26 November 1788

Robert Robinson, Chesterton, [near Cambridge], to Mary Hays, Gainsford Street, Southwark, 26 November 1788.1


Chesterton  Wed: Novr 26. 1788.

Miss Hayes

  I have a singular pleasure in all the letters with which your friendship indulges me; though your last (for which however I thank you) had like to have led me into an unpleasant mistake. Saturday is market-day at Cambridge. On that day I very seldom go to Cambridge, but, so it happened, I went last Saturday to do some business necessary to one of my sons, who was going to London on Monday to meet his ship, the Mary Captain Bell about to set sail for Smyrna. Your favour came to my hand in the bustle of business, and I just ran it over. There was something in it, which, for a reason to be mentioned presently, lay very near my heart. I dined and drank tea in town, and, for a very silly purpose refused a servant and a light to conduct me home. Indeed the evening was very dark, but I had no doubt of being perfect in the way, and I hate the incumbrance of attendance. Musing, however, on one article of your letter, I paid no attention to my path, and when I should have arrived at a stile, lo I was stopped by a quick hedge. In brief, I lost my way, and the more I strove to find it, the more effectually was I lost. I clasped and surveyed the trees, but they were all strangers. I crept through ditches and hedges in hope of knowing the next close, but wheeled round and round till I knew not where Chesterton or where Cambridge stood. Afraid of wet ditches, pasture-ponds, and above all the river, I paced up and down an hour and half, and at length stumbled into a lane that leads to the Church-yard, at which I was not a little glad. Some years ago, I sent a neighbour on such a night [on] the same road, and as it was very cold I gave him a bumper of rum. He lost himself half the night in the same manner, and despairing of success, and afraid of the cattle-ponds, he crept into a hay-stack, and slept till the moon rose. I have often since laughed at him for losing himself in a path so plain, and told him it could not have been unless the rum had muzzed his pate, for which, I blamed myself. As soon as I had done preaching last Lord’s day, George did not fail to come smiling to congratulate me with “Sir, I dare say, you had no rum last night” “And yet” I replied, “I got lost.” So now George and Robin are on an even scale, with which we are not a little pleasant^ed.^ Behold how good and pleasant ’tis – for brethren to agree! – ’tis like the oil divinely sweet on Aaron’s rev’rend head &c.2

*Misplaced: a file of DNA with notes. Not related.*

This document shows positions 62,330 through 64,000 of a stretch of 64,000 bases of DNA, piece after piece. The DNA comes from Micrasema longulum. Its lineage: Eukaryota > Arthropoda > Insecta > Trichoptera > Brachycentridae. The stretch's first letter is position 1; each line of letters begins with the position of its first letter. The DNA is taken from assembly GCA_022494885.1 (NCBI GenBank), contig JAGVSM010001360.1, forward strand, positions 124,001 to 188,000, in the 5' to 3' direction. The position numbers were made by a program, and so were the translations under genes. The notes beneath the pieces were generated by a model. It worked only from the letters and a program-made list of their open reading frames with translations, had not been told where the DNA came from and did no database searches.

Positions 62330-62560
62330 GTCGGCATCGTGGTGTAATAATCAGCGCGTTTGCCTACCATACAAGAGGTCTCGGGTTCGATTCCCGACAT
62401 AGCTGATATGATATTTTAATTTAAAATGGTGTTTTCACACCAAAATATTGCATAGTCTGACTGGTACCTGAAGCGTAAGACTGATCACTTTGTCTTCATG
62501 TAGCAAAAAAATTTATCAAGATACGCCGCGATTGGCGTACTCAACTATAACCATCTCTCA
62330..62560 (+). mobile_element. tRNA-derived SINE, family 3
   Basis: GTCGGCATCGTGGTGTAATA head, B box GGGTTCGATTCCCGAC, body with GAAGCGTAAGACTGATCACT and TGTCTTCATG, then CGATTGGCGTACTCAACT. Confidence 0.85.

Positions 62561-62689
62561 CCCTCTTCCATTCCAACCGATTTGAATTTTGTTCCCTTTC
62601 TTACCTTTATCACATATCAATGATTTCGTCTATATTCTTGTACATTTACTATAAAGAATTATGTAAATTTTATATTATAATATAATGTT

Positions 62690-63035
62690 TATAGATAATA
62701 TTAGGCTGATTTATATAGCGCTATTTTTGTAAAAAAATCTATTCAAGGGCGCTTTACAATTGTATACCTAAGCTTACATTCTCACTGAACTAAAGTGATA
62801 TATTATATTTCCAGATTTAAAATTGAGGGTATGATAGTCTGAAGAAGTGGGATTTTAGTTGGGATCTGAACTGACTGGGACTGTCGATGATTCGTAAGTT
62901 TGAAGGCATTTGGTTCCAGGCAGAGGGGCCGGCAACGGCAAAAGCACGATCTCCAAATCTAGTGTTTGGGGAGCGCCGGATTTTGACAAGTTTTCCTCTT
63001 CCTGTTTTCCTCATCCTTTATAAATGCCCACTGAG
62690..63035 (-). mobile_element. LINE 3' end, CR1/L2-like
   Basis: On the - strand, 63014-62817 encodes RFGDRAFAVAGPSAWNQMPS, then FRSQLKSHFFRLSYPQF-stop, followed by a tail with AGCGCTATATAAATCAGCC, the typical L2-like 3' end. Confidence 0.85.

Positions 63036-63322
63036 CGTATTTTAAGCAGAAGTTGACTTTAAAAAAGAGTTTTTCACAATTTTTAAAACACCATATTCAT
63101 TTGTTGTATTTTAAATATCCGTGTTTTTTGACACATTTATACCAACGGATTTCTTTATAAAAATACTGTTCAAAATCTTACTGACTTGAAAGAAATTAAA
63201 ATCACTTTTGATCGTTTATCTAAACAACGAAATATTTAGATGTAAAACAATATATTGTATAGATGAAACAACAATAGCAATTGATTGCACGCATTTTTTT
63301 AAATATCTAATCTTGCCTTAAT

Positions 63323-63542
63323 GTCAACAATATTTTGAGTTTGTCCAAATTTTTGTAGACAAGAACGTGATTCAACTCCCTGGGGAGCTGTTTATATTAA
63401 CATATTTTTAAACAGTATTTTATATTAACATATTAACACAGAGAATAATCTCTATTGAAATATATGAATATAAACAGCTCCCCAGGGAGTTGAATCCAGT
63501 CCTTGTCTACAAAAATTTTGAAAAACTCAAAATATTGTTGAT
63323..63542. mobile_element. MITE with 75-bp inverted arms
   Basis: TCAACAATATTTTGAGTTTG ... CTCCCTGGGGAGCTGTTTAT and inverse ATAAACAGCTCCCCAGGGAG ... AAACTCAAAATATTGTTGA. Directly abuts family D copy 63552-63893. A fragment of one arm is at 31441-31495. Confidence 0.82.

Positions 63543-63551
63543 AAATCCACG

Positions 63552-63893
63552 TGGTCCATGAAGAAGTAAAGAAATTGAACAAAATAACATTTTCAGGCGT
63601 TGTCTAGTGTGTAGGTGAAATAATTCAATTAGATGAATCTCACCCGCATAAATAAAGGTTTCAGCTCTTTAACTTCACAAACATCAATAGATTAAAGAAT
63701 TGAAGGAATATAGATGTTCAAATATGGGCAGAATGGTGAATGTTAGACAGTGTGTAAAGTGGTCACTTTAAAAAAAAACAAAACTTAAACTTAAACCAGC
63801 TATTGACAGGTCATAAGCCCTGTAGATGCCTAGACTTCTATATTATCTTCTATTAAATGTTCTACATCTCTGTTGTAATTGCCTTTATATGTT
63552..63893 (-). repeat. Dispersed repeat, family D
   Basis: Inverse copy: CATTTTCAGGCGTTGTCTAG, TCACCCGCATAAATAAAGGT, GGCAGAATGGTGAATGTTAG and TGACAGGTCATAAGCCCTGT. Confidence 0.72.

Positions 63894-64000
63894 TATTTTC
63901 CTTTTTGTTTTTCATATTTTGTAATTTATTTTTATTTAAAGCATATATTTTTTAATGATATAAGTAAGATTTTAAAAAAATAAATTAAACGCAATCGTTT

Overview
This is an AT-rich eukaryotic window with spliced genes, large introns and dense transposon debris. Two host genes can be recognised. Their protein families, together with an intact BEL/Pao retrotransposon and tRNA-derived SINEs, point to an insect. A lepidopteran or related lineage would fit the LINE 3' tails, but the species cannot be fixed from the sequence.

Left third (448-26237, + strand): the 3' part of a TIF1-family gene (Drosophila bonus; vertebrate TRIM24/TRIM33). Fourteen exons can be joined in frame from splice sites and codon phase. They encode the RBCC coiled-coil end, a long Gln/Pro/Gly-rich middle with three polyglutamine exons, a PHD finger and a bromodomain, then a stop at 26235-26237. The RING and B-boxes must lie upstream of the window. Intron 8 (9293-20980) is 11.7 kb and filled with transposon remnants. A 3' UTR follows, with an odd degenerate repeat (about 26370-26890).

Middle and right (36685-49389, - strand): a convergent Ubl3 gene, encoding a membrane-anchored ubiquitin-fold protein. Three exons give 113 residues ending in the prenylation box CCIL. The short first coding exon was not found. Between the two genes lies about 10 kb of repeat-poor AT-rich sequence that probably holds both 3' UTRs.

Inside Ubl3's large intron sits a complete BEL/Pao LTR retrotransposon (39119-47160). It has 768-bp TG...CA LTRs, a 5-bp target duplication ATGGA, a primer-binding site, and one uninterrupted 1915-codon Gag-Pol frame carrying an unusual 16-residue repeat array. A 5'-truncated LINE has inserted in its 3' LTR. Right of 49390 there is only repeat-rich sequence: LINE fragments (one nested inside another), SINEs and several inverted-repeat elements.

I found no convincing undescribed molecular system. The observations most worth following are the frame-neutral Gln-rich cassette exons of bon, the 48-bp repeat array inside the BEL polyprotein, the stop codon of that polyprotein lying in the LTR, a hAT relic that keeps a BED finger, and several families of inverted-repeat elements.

What fixed me in your letter was the article of Church-communion, and to let you into the reason I must I must tell you a little tale. I year ago I lost at sixteen years of age, the loveliest of all girls,3 beautiful in person, wit in her mind, vivacity in her eyes, ease in her manners, and piety and benevolence in all her actions. The wound was deep, and time has done little to close it. She knitted me purses of various hues and pencilled landscapes and coloured flowers, which I have neither the prudence to avoid, nor the courage to survey. I see the charming Julia near six feet high, and elegantly slender, strait as a pine and stepping like a grace, yet living and walking before me. No! I see her decline for two years, and at length recline her head on a pillow, saying, “Father, into thy hands I commit my spirit,”4 and without pain, sigh, or groan, stop like a watch gone down. Then this was my picture

            As on some lonely building's top

            The sparrow tells her moan

            Far from the tents of joy and hope,

            I sit and grieve alone.5

Out of this darkness the God of providence caused light to arise. Julia’s sisters had often said to me during her illness “Father, Julia is an angel.” The loss, which they most severely felt, excited them to perform what they had till then neglected; and I had the happiness some time after of baptizing at once six of my family, and of seeing the church admit them to communion.

       About three weeks ago my daughter Mary was married to a Mr Samuel Brown, wine merchant No 2 Lovelane, Eastcheap, and her elder sister, Nancy, went to town with her to stay two or three weeks.6 I do not know whether you have complimented Mrs Brown, or whether you will ever think proper to do so, but you may well suppose the article of communion in London has often been a subject of discussion here. Nancy writes, I heard Mr such a one (she did not know his name. He was an occasional preacher) and it was not a sermon of orthodoxy but information. This is their taste.